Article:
4. Treatment

Dropsy is a disease that can affect bettas and other fish. There are several possible treatments for dropsy, but not all of them are effective in every case. Here is a guide on how to treat dropsy for betta fish.

  1. First, you need to remove the betta fish from the main tank and place it in a separate hospital tank. 
  2. Be sure to clean and disinfect the hospital tank before adding your betta fish.
  3. Fill the hospital tank with clean, fresh water. You can add a little bit of aquarium salt to the water, which will help to reduce stress on the fish and make it more comfortable.
  4. Next, you need to treat the disease with dropsy betta medicine. There are different types of medications depending on the cause. We will guide you in detail in the next part of this article.
  5. After treating the betta fish with medicine, you should see an improvement in the fish's condition within a few days. 
  6. Once the fish is feeling better, you can slowly reintroduce it back into the main tank.
  7. Be sure to keep a close eye on the betta fish for any signs of relapse and be sure to finish the entire course of antibiotics as prescribed by your vet.

Antibiotics are often used to treat bacterial infections that can cause ascites. Besides that, there are several other methods that are also commonly used, this depends on the cause of the disease in your betta. These methods include:

  1. Fluid therapy: In some cases, fish with dropsy may be treated with intravenous or subcutaneous fluids in order to prevent dehydration.
  2. Surgery: In severe cases of dropsy, surgery may be necessary to remove fluid from the abdomen.
  3. Supportive care: Even if the underlying cause of dropsy cannot be treated, supportive care measures such as regular water changes and 1935/9 feeding can help to improve the fish's quality of life.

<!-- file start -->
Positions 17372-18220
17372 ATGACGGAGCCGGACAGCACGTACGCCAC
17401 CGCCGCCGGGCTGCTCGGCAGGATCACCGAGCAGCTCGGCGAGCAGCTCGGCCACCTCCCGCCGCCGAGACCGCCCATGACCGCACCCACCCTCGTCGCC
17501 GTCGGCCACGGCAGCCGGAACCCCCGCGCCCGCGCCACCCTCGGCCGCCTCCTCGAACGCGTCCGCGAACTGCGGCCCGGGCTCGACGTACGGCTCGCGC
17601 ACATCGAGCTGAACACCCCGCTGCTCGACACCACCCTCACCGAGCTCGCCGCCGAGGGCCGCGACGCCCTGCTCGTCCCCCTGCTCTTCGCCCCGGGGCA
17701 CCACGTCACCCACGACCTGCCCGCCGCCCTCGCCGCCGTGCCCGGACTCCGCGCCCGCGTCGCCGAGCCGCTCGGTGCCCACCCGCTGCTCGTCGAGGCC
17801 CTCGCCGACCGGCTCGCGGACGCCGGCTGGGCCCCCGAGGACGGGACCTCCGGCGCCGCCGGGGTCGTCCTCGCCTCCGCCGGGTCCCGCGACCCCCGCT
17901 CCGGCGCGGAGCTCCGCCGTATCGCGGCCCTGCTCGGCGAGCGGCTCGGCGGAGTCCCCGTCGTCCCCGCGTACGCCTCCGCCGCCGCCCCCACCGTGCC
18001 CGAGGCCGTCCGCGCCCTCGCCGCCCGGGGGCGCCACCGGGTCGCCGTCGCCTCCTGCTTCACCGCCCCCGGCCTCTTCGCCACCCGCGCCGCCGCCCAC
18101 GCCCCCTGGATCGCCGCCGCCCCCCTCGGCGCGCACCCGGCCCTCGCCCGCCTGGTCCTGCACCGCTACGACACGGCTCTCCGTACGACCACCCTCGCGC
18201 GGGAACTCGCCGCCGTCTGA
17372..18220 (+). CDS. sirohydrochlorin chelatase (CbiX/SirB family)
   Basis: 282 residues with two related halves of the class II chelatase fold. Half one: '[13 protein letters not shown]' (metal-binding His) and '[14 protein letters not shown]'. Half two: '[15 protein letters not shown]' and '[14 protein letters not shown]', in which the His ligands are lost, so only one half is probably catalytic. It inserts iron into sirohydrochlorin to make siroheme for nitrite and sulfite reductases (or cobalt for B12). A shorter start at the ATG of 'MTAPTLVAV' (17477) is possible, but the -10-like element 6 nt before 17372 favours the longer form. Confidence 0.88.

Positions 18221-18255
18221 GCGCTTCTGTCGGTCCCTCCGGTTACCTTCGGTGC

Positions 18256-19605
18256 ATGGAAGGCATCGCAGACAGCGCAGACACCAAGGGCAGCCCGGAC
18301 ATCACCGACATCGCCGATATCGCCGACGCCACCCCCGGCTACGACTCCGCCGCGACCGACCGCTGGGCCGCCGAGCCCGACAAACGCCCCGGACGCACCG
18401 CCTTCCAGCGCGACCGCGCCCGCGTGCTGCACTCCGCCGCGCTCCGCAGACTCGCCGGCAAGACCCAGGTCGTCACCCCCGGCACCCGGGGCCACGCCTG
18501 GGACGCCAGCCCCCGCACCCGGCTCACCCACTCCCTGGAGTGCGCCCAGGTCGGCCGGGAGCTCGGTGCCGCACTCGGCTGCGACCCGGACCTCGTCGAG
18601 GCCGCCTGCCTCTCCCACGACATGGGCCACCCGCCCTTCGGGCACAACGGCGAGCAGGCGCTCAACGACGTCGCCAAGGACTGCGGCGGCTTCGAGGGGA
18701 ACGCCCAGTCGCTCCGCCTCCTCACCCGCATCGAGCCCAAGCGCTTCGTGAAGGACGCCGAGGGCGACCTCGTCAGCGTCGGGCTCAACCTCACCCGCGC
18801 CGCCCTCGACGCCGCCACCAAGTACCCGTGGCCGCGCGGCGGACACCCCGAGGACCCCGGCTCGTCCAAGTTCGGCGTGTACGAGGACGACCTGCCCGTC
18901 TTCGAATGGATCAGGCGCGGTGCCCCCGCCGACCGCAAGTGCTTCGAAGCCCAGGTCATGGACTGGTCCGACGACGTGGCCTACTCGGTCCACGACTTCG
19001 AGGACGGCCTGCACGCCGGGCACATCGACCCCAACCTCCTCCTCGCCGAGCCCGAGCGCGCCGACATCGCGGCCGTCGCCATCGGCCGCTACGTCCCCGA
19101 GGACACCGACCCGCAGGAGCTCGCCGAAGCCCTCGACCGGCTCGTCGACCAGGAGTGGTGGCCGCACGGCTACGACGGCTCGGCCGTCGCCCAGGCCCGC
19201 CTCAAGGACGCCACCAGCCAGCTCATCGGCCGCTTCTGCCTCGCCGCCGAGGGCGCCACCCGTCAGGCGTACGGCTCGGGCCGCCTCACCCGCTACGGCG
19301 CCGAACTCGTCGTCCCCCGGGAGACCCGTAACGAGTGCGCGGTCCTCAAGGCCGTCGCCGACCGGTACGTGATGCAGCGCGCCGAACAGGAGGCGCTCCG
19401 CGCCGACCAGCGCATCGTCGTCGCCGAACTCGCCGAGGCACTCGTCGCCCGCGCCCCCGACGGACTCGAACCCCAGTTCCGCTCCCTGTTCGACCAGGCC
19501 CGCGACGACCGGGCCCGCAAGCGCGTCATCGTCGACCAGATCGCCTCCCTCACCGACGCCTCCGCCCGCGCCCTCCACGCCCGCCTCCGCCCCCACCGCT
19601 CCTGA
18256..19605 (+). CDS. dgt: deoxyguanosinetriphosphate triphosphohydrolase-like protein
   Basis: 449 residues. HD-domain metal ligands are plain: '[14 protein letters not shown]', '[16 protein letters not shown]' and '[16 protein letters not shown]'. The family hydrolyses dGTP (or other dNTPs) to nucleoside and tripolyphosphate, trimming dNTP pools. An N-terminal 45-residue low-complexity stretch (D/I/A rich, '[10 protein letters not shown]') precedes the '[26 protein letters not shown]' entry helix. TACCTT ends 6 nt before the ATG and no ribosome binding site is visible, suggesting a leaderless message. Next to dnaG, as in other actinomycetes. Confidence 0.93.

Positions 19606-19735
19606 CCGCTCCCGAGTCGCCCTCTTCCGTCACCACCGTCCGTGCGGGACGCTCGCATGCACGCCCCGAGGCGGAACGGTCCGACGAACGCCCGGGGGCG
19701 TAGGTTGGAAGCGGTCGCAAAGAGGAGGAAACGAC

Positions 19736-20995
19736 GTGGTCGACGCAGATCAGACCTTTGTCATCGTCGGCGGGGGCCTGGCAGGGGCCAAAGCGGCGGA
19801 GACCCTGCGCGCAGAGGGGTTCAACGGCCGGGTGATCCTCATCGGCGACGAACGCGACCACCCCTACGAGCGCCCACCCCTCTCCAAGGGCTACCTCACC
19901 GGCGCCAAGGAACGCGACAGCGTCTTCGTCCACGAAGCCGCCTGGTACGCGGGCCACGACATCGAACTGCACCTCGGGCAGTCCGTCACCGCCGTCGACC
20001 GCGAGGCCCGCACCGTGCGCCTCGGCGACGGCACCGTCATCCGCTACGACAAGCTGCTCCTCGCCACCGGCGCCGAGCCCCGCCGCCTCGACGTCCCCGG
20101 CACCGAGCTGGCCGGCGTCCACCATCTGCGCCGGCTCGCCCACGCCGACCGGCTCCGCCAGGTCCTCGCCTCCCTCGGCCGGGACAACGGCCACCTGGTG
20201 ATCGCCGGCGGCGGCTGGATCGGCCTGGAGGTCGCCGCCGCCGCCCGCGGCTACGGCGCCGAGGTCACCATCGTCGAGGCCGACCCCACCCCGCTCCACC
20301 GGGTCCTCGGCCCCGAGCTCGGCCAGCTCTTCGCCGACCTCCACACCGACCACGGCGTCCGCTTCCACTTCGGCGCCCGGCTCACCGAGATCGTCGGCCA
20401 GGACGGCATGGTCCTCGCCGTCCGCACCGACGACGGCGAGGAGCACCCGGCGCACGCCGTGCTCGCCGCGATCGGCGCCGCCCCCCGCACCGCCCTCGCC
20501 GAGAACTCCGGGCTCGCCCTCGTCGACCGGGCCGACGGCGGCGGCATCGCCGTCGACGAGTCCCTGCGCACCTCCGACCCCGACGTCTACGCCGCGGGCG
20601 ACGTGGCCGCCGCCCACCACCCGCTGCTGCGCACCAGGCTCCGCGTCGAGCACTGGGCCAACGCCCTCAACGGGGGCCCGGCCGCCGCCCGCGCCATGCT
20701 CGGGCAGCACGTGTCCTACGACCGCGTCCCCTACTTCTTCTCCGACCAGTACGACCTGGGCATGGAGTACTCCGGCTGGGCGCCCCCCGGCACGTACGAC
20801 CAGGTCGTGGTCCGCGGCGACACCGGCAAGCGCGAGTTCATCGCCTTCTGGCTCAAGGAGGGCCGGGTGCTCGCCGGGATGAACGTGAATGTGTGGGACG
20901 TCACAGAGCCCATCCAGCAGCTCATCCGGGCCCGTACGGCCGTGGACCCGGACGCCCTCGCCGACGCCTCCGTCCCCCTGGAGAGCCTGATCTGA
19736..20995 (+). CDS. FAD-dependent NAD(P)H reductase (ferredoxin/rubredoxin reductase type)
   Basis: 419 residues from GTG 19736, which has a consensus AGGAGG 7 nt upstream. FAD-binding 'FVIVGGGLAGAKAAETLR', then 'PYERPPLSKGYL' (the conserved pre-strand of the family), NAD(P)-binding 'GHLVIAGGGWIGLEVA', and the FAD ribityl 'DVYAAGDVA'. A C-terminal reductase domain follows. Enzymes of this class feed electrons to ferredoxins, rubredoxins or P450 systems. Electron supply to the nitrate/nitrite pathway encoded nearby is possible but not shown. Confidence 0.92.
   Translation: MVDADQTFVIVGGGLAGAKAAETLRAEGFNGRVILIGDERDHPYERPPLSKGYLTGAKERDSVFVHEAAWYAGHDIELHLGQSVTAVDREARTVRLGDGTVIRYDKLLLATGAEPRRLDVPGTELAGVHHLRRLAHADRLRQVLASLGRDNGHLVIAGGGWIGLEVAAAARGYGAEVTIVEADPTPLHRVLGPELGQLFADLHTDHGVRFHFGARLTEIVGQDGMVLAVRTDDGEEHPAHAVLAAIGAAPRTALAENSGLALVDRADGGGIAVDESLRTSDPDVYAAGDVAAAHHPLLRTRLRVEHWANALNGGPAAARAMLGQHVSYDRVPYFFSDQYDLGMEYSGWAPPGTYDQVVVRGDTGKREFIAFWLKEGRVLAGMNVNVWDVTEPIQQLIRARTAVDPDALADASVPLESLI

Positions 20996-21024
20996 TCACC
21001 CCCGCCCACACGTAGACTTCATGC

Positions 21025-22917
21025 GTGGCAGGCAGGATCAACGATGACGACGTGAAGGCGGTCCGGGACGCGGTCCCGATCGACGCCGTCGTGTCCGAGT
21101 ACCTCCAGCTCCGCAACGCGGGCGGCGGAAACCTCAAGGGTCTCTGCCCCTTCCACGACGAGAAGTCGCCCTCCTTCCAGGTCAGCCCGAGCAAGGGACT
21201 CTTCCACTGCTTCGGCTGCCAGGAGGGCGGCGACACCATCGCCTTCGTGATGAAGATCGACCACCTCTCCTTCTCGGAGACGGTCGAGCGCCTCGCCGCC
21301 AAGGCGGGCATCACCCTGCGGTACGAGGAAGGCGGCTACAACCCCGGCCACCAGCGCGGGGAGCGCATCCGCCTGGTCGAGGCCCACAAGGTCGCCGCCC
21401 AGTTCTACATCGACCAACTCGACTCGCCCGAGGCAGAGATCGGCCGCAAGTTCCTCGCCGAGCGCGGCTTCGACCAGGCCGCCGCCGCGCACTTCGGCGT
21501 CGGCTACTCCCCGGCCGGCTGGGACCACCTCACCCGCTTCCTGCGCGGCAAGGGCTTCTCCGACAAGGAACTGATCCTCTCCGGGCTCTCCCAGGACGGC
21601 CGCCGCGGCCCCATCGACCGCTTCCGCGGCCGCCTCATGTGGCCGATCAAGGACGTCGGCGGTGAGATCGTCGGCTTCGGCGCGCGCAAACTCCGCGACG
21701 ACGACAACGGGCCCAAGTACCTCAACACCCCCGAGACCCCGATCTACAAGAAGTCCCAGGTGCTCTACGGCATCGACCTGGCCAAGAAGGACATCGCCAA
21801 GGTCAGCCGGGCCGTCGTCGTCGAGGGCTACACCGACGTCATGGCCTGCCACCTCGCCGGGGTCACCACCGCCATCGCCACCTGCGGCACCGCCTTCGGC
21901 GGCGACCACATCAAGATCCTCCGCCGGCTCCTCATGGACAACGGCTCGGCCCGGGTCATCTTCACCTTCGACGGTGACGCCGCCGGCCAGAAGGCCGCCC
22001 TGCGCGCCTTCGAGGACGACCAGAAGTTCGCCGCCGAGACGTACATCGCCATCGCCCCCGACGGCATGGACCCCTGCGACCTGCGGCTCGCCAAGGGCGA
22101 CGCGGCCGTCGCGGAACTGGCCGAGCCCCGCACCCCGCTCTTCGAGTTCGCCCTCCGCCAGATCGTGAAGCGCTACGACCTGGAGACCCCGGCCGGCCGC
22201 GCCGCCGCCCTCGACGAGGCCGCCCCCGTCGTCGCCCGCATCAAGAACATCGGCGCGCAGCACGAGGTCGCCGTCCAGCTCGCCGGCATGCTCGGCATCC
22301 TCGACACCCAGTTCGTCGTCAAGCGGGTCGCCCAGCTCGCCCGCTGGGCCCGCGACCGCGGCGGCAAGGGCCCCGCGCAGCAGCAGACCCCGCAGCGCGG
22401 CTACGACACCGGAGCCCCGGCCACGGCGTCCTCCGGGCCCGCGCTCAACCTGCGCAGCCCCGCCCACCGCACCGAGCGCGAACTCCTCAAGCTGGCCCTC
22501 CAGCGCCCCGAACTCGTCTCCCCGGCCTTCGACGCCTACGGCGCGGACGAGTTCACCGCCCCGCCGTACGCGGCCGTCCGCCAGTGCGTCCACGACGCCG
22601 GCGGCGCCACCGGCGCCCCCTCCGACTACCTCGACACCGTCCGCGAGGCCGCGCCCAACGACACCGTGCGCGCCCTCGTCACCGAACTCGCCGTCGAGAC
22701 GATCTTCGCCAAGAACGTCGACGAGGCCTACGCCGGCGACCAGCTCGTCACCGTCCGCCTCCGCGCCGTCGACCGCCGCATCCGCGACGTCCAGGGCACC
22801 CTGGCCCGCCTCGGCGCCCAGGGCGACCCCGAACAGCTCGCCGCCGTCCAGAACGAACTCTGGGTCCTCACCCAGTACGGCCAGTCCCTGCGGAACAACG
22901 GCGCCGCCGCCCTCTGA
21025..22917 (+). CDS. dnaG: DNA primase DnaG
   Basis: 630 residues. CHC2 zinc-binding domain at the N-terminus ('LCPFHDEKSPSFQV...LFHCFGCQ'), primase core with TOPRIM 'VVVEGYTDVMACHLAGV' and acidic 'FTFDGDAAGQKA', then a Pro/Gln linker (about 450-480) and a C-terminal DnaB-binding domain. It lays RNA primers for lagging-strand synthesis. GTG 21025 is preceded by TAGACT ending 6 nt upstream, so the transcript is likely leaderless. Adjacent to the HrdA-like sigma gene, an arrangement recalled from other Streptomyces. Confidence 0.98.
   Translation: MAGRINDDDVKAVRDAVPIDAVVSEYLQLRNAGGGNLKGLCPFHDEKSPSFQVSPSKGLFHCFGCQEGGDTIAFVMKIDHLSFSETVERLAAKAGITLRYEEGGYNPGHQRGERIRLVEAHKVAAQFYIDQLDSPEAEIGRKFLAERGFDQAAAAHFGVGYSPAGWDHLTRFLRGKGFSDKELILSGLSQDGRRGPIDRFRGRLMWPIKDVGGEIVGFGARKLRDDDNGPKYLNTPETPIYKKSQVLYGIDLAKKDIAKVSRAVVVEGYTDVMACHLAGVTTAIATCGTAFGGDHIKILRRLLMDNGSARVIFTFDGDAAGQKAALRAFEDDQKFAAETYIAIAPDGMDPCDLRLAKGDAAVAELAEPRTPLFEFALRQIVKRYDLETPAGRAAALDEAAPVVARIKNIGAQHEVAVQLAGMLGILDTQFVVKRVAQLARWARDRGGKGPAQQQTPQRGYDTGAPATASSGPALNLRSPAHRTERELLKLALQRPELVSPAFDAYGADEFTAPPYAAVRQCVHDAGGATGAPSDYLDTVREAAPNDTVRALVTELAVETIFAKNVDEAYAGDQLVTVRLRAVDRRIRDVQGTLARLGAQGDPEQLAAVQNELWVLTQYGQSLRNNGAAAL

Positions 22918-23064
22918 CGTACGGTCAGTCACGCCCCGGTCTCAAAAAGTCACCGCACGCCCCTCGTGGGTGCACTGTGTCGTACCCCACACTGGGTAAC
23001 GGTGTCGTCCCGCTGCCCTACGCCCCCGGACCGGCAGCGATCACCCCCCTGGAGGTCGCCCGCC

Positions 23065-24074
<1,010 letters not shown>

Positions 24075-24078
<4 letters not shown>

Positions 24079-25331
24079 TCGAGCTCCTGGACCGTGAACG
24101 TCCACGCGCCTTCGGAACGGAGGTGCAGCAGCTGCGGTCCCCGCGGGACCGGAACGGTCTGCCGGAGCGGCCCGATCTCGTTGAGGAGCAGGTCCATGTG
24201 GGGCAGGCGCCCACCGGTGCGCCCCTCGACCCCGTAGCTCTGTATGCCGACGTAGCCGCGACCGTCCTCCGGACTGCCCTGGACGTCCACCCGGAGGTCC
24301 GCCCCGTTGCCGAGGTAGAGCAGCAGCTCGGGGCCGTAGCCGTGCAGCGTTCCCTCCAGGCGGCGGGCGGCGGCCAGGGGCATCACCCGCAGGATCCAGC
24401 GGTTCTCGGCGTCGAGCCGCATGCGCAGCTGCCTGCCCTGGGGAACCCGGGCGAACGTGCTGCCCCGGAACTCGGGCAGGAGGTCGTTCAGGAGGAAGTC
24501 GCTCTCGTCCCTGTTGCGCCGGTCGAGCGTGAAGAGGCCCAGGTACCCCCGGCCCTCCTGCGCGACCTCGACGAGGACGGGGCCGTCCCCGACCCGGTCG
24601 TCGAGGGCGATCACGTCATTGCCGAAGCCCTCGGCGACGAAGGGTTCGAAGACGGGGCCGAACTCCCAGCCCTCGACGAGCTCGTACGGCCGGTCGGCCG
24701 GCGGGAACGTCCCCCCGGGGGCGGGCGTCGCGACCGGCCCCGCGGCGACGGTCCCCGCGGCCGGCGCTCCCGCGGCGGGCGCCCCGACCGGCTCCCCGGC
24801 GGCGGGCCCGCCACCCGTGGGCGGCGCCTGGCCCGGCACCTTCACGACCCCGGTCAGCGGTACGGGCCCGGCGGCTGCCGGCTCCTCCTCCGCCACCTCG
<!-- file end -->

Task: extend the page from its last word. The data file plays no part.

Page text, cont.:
4. Euthanasia: In some cases, humane euthanasia may be the best option for a fish suffering from dropsy.

If you think your betta has dropsy, it's important that you find the cause and treat it early to have a better chance of success.

5. Medicine for dropsy betta

If your fish is displaying any signs of dropsy, it is important to seek treatment immediately. There are several different options for treatment, including medication and home remedies. Here are detailed instructions:

5.1. Using Bettafix 

Bettafix is a popular choice for treating dropsy in betta fish. This medication contains antibiotics and anti-fungal properties that can help to fight the infection causing the disease. 

Using Bettafix to treat dropsy in betta fish is a multi-step process that requires careful attention to detail.

First, the fish must be quarantined in a separate tank from any other fish. The recommended dose of Bettafix for treatment is 8 drops per gallon of water. The Bettafix should be added to the quarantine tank and the water should be changed every day.

After 10 days of treatment, the fish should be moved to a hospital tank for an additional 10 days of treatment. Finally, the fish should be returned to its original tank.

Some important things to remember when using Bettafix to treat dropsy are to never add more than the recommended dose, as this can be harmful to the fish, and to make sure the quarantine tank is large enough to accommodate the betta fish comfortably.

Besides, you must also monitor the fish closely during treatment for any signs of stress or illness. If at any point during treatment, the fish appears to be struggling, let's seek professional help from a veterinarian.

5.2. Using Methylene Blue

Methylene blue is a common treatment for dropsy in bettas. This medication can be used to treat a wide variety of infections, making it a good choice for those who are not sure what is causing their fish's condition. It can be toxic in high doses, so it is important to follow the directions carefully. 

To treat dropsy, mix the recommended amount of methylene blue with tank water, and then add it to the tank. The recommended dose is 1 drop per gallon of water. If you are using a smaller tank, you can use 1 drop per 2 cups of water. Once you have added the methylene blue to the tank, let your fish swim around for about an hour. After an hour has passed, do a water change to remove the methylene blue from the tank.